Back in the dressing room, though, no one said anything for 20 minutes. There was nothing left to say. It was so bloody close in the end. The one-run defeat - still the only game in Test-match history to have finished by that margin - still bites me. When I batted, I kept saying to myself, "It's Australia Day, it's my birthday; of course, we're going to win." It didn't work out like that. Frustrating. It continues to hurt still.

As told to Nagraj Gollapudi. This article was first published in Wisden Asia Cricket magazine

© ESPN Sports Media Ltd.

Posted by   on (January 28, 2010, 3:37 GMT)

walsh! one of the greats!! i hope i was there :p

Posted by flying on (January 28, 2010, 1:52 GMT)

I remember I was 12. There were two or three wickets to go and i asked dad to drive me in to get in for free because the gates would've been open. To my amazement he said yes! As we were driving in one or two wickets fell so we thought we would turn up to see a match already completed. We ended up seeing a good whole hour and a half (or about that) for free! Both batsmen (mc dermott and May) looked very professional and seemed like they could get the runs.

I'm remember one of the batsmen hit the ball quite well, but then it seemed to hit a seagull and didn't quite make it for four.

Could it be that it was a seagull that won the match and not just an umpire descision that didn't seem to seriously take into account enoough the rule 'benefit of doubt.

I guess in the whole sceme of things it didn't really matter, because the Australians showed their true character of 'aussie battler' and although Australia didn't win the series, they went on to become world dominators. Amazing!!

Posted by   on (January 27, 2010, 18:24 GMT)

Look at the three prominent names mentioned in the article .... Ambrose , Walsh and Bishop ..... another not so prominent Kenny Benjamin .... that was a bowling attack any captain could dream for ..... you dont need strategies for such a bowling attack ........ and even the useless of strategies look wonderful because the bowlers here made the things happen ...... The fast bowlers left the scene and we saw the decay of one of the greatest cricket teams of the century ..... hats off to the fast bowlers from the Caribbean ........ Wish the great batsmen of these modern times came across them ........ would have been a fascinating contest to watch ....... and of course the test matches would have sustained their popularity .........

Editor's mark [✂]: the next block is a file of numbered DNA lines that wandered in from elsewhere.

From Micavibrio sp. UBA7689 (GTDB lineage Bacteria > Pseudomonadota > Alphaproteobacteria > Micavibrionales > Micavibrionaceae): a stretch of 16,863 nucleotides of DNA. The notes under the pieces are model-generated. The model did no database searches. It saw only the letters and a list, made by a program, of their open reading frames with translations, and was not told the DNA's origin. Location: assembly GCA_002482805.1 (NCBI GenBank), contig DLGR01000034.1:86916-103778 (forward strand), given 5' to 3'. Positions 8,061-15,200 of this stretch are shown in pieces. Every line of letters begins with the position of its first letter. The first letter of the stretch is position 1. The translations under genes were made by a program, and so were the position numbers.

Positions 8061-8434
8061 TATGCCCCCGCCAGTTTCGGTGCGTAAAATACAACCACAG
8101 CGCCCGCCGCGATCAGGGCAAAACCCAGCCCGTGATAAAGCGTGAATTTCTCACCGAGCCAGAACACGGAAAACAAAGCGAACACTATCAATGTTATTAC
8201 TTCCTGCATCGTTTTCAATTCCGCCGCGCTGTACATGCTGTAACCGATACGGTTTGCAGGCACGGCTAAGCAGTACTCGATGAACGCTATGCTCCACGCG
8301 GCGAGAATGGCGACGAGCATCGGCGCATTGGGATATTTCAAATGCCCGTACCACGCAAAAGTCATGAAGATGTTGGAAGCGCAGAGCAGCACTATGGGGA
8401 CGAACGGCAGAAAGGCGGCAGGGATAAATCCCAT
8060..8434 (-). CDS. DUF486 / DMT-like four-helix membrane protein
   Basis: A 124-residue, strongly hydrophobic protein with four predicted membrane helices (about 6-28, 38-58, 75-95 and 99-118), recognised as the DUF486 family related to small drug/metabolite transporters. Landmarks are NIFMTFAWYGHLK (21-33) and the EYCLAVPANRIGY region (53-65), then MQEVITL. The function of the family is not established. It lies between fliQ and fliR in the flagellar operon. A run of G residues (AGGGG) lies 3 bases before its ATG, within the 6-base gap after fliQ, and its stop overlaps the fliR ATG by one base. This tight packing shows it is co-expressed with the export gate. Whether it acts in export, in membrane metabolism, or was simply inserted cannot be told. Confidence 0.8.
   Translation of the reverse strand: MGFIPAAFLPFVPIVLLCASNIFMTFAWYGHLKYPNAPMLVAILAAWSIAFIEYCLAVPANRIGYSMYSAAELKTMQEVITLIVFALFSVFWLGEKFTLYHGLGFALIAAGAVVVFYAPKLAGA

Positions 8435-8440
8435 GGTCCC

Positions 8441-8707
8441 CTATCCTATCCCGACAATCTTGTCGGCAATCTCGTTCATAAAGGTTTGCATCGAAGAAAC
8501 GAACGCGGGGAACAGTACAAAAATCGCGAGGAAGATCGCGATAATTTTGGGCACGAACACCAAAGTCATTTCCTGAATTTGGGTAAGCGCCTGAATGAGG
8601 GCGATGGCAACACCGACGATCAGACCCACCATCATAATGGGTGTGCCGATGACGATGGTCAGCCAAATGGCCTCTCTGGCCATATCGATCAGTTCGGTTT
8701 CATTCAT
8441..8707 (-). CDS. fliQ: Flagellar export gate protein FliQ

Posted by timmiasgar on (January 27, 2010, 17:42 GMT)

i was just a boy at that time, therefore i vaguely have much recollection of that series BUT what i do remember is sitting in the living room whlie my mother pierced next to me with her smile on one end of the couch and mine on the other, with the looks of the 'Skipper and Gilligan' on our faces as if the professor/one of the great pacemen of the era was just about to save the day once again...and while Igarth80 is more or less accurate about the mighty WI losing their grip on a substanial ranking position in the test arena, i also ask of you to acknowledge the fact that the WI team of that time did not have any of the technological advancements in the cricket world to help with the training...it was just a stroke of pure talent....and when the australia team can perform on raw talent then i hope you post another comment...

timmy...a true WEST INDIAN fan from trinidad and tobago

Posted by lgarth80 on (January 27, 2010, 2:15 GMT)

No doubt it was off his helmet. Hot Spot would have won the Aussies the Frank Worrell Trophy. As it was it only took one more tour to knock the West Indies off their high perch.

Posted by Pohutukawa on (January 26, 2010, 22:55 GMT)

Firmly in the WI Camp,my flatmates and I watched incredously as it appeared the Aussies were going to get there needing a relatively huge score with their two last wickets in hand. There were some pretty dodgy calls made by the umpires during the course of that last wicket from memory, but that was always the case whenever D Hair was one of the officials in a home test. Good on him for making the right call on the last wicket. In the end nobody felt good about this game, not the Aussies obviously, the WI guys all realised how very lucky they had been to get the win in the end, and us WI supporters by default felt cheated that the Aussies didn't eat the thrashing Ambrose had dished up for them.

Posted by vatsap on (January 26, 2010, 18:04 GMT)